The State-owned Assets Supervision and Administration Commission (SASAC) offered 6 billion yuan ($965.4 million) to help China's big five State-owned electricity companies recover financially after coal prices spiked last year.
But coal prices dropped in the second half and these companies ended 2012 with an estimated 46 billion yuan in profits. It's unnecessary for the SASAC to keep funneling money into electricity companies. Right now, the government should continue to focus on market reforms to electricity by axing its unreasonable pricing mechanism.
As many know, the pricing of coal is determined by the market, while the pricing of electricity is dictated by the National Development and Reform Commission (NDRC). Under this regime, when the cost of producing electricity rises, electric companies are unable to charge more.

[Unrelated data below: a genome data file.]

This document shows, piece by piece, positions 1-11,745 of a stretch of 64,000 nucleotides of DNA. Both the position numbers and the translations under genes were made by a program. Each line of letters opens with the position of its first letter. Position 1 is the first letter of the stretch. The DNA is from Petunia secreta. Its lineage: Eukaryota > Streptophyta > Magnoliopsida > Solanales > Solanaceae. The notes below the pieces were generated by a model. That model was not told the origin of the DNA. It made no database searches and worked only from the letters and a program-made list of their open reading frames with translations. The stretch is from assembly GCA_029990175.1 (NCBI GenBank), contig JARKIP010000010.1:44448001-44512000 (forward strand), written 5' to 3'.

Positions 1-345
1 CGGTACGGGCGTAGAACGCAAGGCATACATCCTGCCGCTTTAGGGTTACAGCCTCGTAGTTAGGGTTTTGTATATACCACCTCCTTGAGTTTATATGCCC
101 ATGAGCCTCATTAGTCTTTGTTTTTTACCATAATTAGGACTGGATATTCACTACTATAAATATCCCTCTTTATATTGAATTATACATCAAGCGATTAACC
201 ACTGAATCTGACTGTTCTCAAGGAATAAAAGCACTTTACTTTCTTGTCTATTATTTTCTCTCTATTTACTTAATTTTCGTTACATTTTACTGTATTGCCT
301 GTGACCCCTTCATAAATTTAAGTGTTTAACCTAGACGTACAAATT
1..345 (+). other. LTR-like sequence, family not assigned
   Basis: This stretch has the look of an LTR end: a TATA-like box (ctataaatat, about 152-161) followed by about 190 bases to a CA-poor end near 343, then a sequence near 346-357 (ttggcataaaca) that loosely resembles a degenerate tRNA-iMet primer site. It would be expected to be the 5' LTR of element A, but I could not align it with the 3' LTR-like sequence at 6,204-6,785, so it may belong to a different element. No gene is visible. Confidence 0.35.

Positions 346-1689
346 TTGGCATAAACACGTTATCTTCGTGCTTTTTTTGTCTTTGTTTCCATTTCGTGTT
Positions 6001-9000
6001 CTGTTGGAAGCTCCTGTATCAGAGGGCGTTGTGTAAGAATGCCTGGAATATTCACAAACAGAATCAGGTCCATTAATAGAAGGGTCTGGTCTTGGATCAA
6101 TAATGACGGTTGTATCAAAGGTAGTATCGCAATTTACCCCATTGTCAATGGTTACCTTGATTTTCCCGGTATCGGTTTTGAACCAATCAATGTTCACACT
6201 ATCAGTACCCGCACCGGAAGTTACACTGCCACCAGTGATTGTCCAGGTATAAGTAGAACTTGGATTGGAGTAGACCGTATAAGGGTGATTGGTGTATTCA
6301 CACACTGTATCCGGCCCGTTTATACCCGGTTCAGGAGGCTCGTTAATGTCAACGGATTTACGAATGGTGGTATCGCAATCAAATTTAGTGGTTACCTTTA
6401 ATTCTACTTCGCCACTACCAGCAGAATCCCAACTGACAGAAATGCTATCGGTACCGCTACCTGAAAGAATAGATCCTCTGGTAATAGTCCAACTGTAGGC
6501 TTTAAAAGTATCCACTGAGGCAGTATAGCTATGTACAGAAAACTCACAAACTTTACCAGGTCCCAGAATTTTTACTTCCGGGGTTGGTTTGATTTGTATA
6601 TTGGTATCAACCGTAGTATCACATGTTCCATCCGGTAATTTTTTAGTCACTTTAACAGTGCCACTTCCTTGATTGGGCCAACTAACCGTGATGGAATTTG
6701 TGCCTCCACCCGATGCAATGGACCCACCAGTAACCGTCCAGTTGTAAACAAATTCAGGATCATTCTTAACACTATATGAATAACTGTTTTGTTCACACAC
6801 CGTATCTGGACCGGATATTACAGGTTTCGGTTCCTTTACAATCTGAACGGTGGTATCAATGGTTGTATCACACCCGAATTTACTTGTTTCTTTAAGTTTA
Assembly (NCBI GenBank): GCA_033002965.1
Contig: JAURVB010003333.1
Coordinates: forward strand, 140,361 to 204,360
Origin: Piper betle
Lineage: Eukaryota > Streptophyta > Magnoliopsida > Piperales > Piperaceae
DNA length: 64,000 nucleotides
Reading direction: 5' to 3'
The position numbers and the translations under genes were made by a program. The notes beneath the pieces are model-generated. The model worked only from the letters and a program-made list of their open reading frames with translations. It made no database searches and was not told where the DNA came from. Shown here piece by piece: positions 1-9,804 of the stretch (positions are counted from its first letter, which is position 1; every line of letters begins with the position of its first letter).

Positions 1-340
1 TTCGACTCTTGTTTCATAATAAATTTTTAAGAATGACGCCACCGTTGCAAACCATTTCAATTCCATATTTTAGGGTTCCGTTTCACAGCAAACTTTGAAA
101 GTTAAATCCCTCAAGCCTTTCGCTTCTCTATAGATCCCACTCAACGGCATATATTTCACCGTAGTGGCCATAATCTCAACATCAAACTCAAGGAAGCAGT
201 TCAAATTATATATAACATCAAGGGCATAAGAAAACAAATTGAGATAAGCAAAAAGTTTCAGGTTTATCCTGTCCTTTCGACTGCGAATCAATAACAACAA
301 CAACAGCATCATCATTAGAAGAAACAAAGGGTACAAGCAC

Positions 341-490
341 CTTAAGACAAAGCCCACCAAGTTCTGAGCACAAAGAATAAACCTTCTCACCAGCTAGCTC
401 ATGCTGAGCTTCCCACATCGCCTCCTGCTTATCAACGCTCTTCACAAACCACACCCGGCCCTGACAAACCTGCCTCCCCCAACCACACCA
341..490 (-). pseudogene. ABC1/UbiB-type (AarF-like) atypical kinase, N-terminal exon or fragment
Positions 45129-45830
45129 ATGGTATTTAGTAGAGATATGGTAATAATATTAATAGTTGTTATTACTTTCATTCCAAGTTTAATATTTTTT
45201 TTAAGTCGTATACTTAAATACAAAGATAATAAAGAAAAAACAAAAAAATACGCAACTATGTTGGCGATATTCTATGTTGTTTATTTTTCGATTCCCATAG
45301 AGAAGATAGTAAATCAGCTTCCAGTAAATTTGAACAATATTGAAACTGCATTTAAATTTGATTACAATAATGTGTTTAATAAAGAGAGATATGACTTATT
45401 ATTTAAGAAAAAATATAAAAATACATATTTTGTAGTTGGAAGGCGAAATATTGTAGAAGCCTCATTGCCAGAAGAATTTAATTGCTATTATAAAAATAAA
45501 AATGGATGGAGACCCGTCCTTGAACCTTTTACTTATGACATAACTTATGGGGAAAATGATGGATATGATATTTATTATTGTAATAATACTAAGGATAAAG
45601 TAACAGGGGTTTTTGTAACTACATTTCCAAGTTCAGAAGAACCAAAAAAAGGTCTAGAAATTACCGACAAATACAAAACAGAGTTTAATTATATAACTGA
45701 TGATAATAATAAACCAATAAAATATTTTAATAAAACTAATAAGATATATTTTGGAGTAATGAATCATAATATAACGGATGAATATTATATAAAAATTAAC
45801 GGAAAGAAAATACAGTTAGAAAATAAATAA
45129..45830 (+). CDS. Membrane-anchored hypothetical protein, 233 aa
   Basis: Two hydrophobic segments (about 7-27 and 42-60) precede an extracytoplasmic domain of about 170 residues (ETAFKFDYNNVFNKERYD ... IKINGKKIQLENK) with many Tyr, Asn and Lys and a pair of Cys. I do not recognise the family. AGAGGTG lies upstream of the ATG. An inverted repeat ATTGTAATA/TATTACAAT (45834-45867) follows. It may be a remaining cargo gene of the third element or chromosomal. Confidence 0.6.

State planners have made some strides recently to shape up the energy market, but the next step needs to be dismantling the government's control of the industry.
The author is Mao Muzi, an economic commentator.
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